Submitted: January 23, 2014
Samuel T. Hirzel Dawn Kurtz Crompton Procter Heyman LLP
Stephen P. Lamb Justin Shuler Paul, Weiss, Rifkind, Wharton & Garrison LLP
The Respondent asks me to order the Petitioner in this appraisal action to accept a payment of what the Respondent considers the undisputed portion of the value of its stock, in order to stop, in part, the running of interest at the legal rate. For the reasons that follow, and despite the potential utility of such an approach, I must decline.
On November 1, 2013, I issued a Memorandum Opinion in this appraisal action, in which I determined that, under the particular circumstances of this case, the best indicator of fair value of the Petitioner's shares was the merger price generated by an arm's length sales process. However, in that Memorandum Opinion, and in a supplemental bench decision on the Petitioner's Motion for Reargument dated January 13, 2014, I permitted the parties to supplement the record with additional argument regarding whether the merger price included synergies that should be excluded from going-concern value, and whether the merger price failed to account for opportunities that should be included in going-concern value.
In light of the ongoing proceedings, on November 27, 2013, the Respondents filed a Motion to Stop the Accrual of Interest. The Respondent requests that I order the Petitioner to accept an unconditional tender of $3.63 per share, which represents its expert's base case scenario for valuing CKx, plus accrued interest. In other words, the Respondent agrees that under no circumstances could CKx be valued at less than $3.63 per share, and it is willing to tender that amount to stop the accrual of interest on that payment, which interest is currently accruing at five and three-quarters percent, five percent above the Federal Reserve discount rate. In effect, the Respondent seeks the equitable analog of an offer-of-judgment rule, which allows Superior Court, but not Chancery, litigants the ability to limit the adverse effects of a verdict. In addition to agreeing that the Petitioner would not be required to return the tendered amount to the Respondent, the Respondent has offered to indemnify the Petitioner for any negative tax consequences incurred as a result of accepting a partial payment—an offer conditioned on the Petitioner turning over certain tax decisions to the discretion of the Respondent. Despite those concessions, the Petitioner continues to reject the Respondent's offer, and for the reasons explained below, I deny the Respondent's request for an order requiring the Petitioner to accept it.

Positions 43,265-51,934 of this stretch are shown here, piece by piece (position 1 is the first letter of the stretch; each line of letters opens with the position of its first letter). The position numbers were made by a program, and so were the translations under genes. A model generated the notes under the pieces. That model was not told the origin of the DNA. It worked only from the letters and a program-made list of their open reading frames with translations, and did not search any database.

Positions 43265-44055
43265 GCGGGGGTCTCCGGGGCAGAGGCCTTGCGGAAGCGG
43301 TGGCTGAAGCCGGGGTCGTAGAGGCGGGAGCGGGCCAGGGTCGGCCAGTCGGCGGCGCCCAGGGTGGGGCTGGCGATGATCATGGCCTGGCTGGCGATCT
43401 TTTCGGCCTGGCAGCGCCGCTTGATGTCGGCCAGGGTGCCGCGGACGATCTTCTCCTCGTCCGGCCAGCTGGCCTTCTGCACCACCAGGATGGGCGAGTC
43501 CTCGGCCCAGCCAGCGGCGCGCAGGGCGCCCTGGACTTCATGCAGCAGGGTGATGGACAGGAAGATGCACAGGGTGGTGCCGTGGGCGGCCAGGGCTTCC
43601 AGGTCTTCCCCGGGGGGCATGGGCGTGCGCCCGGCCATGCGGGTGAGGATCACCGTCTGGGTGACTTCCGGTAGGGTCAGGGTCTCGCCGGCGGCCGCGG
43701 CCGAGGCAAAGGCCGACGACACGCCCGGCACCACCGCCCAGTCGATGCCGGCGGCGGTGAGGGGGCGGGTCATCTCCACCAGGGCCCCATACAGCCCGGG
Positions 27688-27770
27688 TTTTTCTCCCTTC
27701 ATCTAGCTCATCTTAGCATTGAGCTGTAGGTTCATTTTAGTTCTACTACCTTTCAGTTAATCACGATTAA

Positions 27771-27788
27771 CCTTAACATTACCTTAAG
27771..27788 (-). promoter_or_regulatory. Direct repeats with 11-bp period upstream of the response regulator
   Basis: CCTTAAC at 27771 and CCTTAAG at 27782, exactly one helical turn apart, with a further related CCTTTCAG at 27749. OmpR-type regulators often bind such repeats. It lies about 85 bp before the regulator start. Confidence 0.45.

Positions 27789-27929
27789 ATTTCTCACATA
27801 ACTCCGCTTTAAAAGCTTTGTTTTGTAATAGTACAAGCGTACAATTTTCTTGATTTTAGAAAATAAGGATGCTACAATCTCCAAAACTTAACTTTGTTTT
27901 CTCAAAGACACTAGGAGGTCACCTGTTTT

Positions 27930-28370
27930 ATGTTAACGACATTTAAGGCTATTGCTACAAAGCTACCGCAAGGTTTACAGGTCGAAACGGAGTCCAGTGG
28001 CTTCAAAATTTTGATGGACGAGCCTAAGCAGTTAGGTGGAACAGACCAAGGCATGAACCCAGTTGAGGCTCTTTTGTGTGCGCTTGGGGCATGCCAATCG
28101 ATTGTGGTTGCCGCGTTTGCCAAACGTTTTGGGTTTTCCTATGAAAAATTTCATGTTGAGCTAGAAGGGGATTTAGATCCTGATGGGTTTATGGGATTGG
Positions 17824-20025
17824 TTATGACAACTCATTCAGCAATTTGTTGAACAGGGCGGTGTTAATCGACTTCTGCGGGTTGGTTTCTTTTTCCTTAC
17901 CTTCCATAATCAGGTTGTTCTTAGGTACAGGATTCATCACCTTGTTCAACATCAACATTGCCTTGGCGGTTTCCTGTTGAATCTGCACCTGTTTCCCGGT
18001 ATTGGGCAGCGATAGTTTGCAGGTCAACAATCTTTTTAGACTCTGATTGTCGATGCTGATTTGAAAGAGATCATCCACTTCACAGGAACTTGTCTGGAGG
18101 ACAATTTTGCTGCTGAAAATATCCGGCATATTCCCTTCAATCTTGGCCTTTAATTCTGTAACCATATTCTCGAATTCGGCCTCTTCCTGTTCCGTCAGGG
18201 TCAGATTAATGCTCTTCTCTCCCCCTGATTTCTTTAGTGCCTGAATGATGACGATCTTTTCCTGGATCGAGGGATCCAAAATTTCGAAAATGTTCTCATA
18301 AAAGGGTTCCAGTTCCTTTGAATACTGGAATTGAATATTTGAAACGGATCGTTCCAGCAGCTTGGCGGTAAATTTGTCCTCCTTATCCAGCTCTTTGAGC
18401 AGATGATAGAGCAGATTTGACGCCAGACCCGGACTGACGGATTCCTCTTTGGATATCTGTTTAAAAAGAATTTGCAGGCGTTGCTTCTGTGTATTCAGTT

The Delaware General Assembly has codified, in Section 262(h) of the DGCL, the approach this Court must take in determining interest awards in appraisal actions. Prior to its 2007 amendments, that Section provided in part:
After determining the stockholders entitled to an appraisal, the Court shall appraise the shares, determining their fair value exclusive of any element of value arising from the accomplishment or expectation of the merger or consolidation, together with a fair rate of interest, if any, to be paid upon the amount determined to be the fair value. . . . In determining the fair rate of interest, the Court may consider all relevant factors, including the rate of interest which the surviving or resulting corporation would have had to pay to borrow money during the pendency of the proceeding.
Accordingly, prior to 2007, the Court of Chancery exercised a significant amount of discretion to determine the interest to which a petitioner was entitled.
In 2007, the General Assembly revised its views on interest, and Section 262(h) now provides, in part:
Unless the Court in its discretion determines otherwise for good cause shown, interest from the effective date of the merger through the date of payment of the judgment shall be compounded quarterly and shall accrue at 5% over the Federal Reserve discount rate (including any surcharge) as established from time to time during the period ...